“Couldn’t help it?”—Oh, the scorn of her reply. “If there had been any man in you at all, you could have helped it!”
“No, Opal, you don’t understand! It is because I am a man that I couldn’t help it. It doesn’t strike you that way now, I know, but—some day you will see it!”
And suddenly she did see it. And she reached out her hand to him, and whispered, “Then let’s forget all about it. I am willing to—if you will!”
Forget? He would not promise that. He did not wish to forget! And she looked so pretty and provoking as she said it, that he wanted to—! But he only took her hand, and looked his gratitude into her eyes.
The Count de Roannes came unexpectedly and unobserved upon the climax of the little scene, and read into it more significance than it really had. It was not strange, perhaps, that to him this meeting should savour of clandestine relations and that he should impute to it false motives and impulses. The Count prided himself upon his tact, and was therefore very careful to use the most idiomatic English in his conversation. But at this sudden discovery—for he had not imagined that the acquaintance had gone beyond his own discernment—he felt the English language quite inadequate to the occasion, and muttered something under his breath that sounded remarkably like “Tison d’enfer!” as he turned on his heel and made for his stateroom.
And the Boy, unconscious and indifferent to all this by-play, had only time to press to his lips the little hand she had surrendered to him before the crowd was upon them.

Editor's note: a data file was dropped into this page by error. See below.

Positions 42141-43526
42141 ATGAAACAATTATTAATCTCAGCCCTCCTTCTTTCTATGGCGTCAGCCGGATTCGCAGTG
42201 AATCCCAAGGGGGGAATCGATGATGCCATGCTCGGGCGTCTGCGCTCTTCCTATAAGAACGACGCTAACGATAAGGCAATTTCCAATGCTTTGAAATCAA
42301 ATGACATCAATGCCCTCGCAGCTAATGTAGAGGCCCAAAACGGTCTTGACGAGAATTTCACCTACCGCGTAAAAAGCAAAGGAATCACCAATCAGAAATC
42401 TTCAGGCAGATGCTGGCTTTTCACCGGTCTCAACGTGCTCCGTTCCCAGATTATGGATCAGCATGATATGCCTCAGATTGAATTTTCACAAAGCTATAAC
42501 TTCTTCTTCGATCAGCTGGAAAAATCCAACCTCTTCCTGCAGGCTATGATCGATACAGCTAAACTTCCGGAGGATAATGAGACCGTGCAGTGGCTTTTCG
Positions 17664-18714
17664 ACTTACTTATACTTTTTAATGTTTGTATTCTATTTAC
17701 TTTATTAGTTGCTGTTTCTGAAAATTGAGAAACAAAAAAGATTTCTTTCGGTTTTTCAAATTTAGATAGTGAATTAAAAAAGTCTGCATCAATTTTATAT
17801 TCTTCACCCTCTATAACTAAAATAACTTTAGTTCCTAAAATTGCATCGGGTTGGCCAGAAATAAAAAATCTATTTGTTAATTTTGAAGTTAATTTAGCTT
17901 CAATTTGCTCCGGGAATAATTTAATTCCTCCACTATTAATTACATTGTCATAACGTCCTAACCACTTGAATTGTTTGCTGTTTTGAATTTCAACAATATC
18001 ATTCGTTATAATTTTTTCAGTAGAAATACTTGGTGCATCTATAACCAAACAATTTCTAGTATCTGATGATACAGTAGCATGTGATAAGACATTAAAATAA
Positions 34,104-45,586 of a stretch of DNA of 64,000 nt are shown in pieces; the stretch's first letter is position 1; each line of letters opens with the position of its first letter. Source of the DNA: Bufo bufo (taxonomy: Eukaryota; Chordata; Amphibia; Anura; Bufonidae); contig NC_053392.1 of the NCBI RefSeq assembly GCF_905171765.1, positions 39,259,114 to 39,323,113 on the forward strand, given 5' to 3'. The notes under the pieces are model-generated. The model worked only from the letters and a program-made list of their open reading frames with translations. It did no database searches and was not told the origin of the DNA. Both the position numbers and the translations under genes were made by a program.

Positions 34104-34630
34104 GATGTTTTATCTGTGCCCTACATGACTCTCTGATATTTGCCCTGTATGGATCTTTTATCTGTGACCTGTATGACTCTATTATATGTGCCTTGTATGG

But the waves were singing a Te Deum in his ears, and the skies were bluer in the moonlight than ever sea-skies were before. Paul felt, with a thrill of joy, that he was looking far off into the vaster spaces of life, with their broader, grander possibilities. He felt that he was wiser, nobler, stronger—nearer his ideal of what a brave man should be.
When two are young, and at sea, and in love, and the world is beautiful and bright, it is joyous and wonderful to drift thoughtlessly with the tide, and rise and fall with the waves. Thus Paul Zalenska and Opal Ledoux spent that most delightful of voyages on the Lusitania. They were not often alone. They did not need to be. Their intimacy had at one bound reached that point when every word and movement teemed with tender significance and suggestion. Their first note had reached such a high measure that all the succeeding days followed at concert pitch. It was a voyage of discovery. Each day brought forth revelations of some new trait of character—each unfolding that particular something which the other had always admired.
And so their intimacy grew.
Paul Verdayne saw and smiled. He was glad to see the Boy enjoying himself. He knew his chances for that sort of thing were all too pathetically few.